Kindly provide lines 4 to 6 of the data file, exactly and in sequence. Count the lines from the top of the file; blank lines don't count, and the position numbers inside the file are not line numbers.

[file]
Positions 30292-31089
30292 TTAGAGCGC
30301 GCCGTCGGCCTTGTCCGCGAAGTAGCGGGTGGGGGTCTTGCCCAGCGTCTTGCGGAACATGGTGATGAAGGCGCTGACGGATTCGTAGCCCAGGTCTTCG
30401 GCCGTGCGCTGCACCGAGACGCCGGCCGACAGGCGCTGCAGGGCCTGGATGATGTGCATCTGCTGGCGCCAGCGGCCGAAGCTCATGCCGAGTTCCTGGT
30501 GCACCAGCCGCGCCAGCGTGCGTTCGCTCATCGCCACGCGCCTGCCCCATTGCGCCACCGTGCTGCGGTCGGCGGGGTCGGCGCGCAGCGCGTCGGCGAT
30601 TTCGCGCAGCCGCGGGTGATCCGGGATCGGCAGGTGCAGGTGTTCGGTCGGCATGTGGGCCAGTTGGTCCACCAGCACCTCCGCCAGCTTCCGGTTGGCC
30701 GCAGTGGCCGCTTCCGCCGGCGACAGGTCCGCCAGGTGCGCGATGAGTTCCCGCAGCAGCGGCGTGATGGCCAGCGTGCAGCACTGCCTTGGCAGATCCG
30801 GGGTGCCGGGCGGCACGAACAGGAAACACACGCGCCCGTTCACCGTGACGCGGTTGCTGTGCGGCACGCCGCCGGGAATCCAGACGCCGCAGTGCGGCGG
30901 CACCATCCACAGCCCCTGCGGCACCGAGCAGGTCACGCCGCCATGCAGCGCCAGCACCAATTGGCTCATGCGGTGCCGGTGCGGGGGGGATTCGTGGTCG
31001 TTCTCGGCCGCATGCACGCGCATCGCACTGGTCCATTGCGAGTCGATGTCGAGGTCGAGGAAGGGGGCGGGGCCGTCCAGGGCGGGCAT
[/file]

30401 GCCGTGCGCTGCACCGAGACGCCGGCCGACAGGCGCTGCAGGGCCTGGATGATGTGCATCTGCTGGCGCCAGCGGCCGAAGCTCATGCCGAGTTCCTGGT
30501 GCACCAGCCGCGCCAGCGTGCGTTCGCTCATCGCCACGCGCCTGCCCCATTGCGCCACCGTGCTGCGGTCGGCGGGGTCGGCGCGCAGCGCGTCGGCGAT
30601 TTCGCGCAGCCGCGGGTGATCCGGGATCGGCAGGTGCAGGTGTTCGGTCGGCATGTGGGCCAGTTGGTCCACCAGCACCTCCGCCAGCTTCCGGTTGGCC